View on Amazon

[Cross-posted from New Books in Education] Contemporary American political culture is arguably more divisive than ever before. Blue states are bluer, red states are redder, and purple states are becoming harder and harder to find. Because of this divisiveness, teaching social studies and civics education has now become an overwhelmingly difficult task. Should a teacher share political leanings? How can teachers ensure that students are learning a wide political spectrum? Diana Hess and Paula McAvoy set out to answer these questions and more in The Political Classroom: Evidence and Ethics in Democratic Education (Routledge 2014), from the Critical Social Thought series. The researchers undertook a massive years-long longitudinal study of high schools in Illinois, Indiana, and Wisconsin. From different classroom styles and teacher pedagogy, to impact on students, The Political Classroom offers an in-depth glimpse into the American civics education classroom.

Dr. Hess joins New Books in Education for the interview and you can find more helpful resources on social students and civics education at For questions or comments on the podcast, you can also find the host on Twitter at @PoliticsAndEd.

{ Comments on this entry are closed }

Deana A. RohlingerAbortion Politics, Mass Media, and Social Movements in America

February 16, 2015

[Cross-posted from New Books in Political Science] Deana A. Rohlinger has just written Abortion Politics, Mass Media, and Social Movements in America (Cambridge University Press, 2015). Rohlinger is associate professor of sociology at Florida State University. In the last several weeks, the podcast has featured a variety of political scientists who study interest groups and social movements. This week, Deana […]

Read the full article →

Thomas F. SchallerThe Stronghold: How Republicans Captured Congress but Surrendered the White House

January 29, 2015

[Cross-posted from New Books in Political Science] Thomas F. Schaller is the author of The Stronghold: How Republicans Captured Congress but Surrendered the White House (Yale University Press, 2015). Schaller is professor of political science at the University of Maryland, Baltimore County. With a new Congress up and running, Republican control of Capitol Hill is back. But has the […]

Read the full article →

Keith WailooPain: A Political History

January 20, 2015

[Cross-posted from New Books in Medicine] Is pain real? Is pain relief a right? Who decides? In Pain: A Political History (Johns Hopkins University Press, 2014), Keith Wailoo investigates how people have interpreted and judged the suffering of others in the US from the mid-1940s to the present. While doctors and patients figure in his story, the primary protagonists are politicians, […]

Read the full article →

Kenneth PrewittWhat Is Your Race?: The Census and Our Flawed Efforts to Classify Americans

January 13, 2015

[Cross-posted from New Books in Education] The US Census has been an important American institution for over 220 years. Since 1790, the US population has been counted and compiled, important figures when tabulating representation and electoral votes. The Census has also captured the racial make-up of the US and has become a powerful public policy tool with […]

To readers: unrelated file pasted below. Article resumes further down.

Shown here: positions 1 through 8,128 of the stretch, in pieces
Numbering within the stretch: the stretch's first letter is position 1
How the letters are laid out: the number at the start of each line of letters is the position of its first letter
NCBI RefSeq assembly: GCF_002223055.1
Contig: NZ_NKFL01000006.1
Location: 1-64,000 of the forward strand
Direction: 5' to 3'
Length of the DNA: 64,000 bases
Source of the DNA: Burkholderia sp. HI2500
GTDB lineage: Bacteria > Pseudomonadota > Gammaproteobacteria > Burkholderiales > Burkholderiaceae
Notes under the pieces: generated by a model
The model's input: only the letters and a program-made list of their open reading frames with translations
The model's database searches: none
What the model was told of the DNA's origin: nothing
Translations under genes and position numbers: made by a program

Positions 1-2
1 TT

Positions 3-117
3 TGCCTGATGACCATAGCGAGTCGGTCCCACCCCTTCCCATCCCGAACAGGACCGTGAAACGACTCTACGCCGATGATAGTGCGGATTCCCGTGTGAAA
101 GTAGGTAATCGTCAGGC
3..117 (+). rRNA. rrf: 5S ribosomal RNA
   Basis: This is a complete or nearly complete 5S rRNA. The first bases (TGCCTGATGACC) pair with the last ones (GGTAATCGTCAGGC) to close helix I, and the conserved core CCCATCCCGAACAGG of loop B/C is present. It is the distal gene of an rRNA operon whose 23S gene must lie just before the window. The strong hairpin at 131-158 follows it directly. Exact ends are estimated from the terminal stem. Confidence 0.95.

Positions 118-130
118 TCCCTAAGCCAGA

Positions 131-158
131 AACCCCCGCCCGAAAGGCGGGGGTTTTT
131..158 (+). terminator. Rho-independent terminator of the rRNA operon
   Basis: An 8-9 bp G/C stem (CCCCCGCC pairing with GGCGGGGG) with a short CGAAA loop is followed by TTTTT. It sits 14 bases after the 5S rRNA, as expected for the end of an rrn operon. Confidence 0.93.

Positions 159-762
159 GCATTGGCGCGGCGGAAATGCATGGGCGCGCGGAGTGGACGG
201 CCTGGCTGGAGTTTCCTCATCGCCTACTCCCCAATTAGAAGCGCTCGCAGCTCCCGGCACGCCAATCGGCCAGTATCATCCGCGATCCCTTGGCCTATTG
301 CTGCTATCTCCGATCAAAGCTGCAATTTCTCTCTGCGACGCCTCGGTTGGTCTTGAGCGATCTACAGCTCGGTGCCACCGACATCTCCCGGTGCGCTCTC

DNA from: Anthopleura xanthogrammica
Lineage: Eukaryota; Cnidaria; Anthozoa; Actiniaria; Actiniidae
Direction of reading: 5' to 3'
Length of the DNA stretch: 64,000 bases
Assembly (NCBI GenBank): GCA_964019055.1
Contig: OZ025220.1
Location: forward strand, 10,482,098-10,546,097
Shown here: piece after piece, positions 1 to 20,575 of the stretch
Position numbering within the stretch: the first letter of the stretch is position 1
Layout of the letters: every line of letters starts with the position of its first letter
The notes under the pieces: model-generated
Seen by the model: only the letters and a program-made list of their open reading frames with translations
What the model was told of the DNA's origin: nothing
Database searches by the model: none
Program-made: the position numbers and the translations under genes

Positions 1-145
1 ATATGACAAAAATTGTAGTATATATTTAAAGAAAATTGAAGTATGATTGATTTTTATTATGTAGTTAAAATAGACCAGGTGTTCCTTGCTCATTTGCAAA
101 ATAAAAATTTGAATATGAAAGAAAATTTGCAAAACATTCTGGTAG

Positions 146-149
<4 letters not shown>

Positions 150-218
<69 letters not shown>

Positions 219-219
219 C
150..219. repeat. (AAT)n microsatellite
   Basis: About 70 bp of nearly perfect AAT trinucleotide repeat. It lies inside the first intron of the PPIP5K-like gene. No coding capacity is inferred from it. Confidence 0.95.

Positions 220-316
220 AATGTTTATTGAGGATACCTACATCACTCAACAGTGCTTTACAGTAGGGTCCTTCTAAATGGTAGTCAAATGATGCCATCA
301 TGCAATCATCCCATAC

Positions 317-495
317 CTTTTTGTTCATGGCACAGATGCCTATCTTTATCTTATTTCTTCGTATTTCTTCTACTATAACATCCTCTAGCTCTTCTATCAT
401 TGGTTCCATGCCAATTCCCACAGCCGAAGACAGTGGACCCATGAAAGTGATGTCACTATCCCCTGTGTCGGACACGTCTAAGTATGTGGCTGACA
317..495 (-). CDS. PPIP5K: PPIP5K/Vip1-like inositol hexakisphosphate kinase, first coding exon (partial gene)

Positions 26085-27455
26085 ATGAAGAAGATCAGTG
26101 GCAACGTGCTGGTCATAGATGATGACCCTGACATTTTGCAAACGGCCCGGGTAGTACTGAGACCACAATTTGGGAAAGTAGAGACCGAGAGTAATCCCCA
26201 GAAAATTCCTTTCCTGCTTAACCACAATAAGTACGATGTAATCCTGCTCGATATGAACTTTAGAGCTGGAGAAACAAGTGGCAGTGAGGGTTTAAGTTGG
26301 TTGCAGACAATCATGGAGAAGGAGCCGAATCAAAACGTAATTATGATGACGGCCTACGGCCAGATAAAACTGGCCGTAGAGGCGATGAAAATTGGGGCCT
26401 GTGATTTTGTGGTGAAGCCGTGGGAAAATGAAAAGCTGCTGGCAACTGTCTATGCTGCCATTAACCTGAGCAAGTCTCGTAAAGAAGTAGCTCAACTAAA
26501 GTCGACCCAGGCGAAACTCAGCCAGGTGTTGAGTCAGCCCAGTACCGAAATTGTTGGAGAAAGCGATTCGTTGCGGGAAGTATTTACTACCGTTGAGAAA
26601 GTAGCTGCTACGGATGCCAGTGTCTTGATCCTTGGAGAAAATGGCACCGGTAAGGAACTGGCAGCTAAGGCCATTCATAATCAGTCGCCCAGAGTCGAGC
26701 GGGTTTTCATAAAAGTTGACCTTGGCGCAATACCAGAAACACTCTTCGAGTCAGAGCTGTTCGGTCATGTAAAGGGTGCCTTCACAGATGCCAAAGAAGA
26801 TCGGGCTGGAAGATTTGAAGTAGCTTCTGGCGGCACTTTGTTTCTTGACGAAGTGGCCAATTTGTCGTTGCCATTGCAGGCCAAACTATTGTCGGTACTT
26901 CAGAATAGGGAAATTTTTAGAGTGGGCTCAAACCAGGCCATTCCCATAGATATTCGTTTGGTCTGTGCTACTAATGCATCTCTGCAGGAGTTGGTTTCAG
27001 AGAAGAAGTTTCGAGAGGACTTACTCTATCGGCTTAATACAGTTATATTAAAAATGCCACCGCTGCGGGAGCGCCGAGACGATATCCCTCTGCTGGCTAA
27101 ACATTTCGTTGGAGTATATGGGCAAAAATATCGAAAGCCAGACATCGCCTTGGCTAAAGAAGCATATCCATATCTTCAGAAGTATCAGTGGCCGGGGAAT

Read the full article →

Michael Heaney and Fabio RojasParty in the Street: The Antiwar Movement and the Democratic Party after 9/11

January 7, 2015

[Cross-posted from New Books in Political Science] Michael Heaney and Fabio Rojas are the authors of Party in the Street: The Antiwar Movement and the Democratic Party after 9/11 (Cambridge University Press 2014). Heaney is assistant professor organizational studies and political science at the University of Michigan, Ann Arbor, and Rojas is associate professor of sociology at Indiana University, Bloomington. Heaney and […]

Read the full article →

Jeff SmithFerguson in Black and White

December 22, 2014

[Cross-posted from New Books in Political Science] Jeff Smith is the author of Ferguson in Black and White (Kindle Single, 2014). Smith is assistant professor of political science at The New School’s Milano Graduate School. Smith writes this book from a position of academic and personal expertise. He grew up in the area and served as a state representative for […]

Read the full article →

Daniel O. ProstermanDefining Democracy: Electoral Reform and the Struggle for Power in New York City

December 20, 2014

[Cross-posted from New Books in History] Daniel Prosterman‘s new book Defining Democracy: Electoral Reform and the Struggle for Power in New York City (Oxford University Press, 2013) investigates a neglected topic in U.S. history: the occasional efforts by reformers over the years to bring proportional representation to America. No democracy in the world today is less representative by the standard of […]

Read the full article →

Victor PickardAmerica’s Battle for Media Democracy: The Triumph of Corporate Libertarianism and the Future of Media Reform

November 25, 2014

[Cross-posted from New Books in Technology] The media system in the United States could have developed into something very different than what it is today. In fact, there was an era in which significant media reform was considered. This was a time when media consumers were tired of constant advertising, bias, and control by corporate entities, […]

Read the full article →

Roundup on U.S. Immigration

November 24, 2014

[Cross-posted from New Books in Political Science] With immigration in the news, it is worth revisiting some of the best New Books in Political Science podcasts on the subject for 2014. At the start of the summer, Benjamin Marquez brought to the podcast Democratizing Texas Politics: Race, Identity, and Mexican American Empowerment, 1945-2002 (University of Texas Press 2014). Democratizing […]

Read the full article →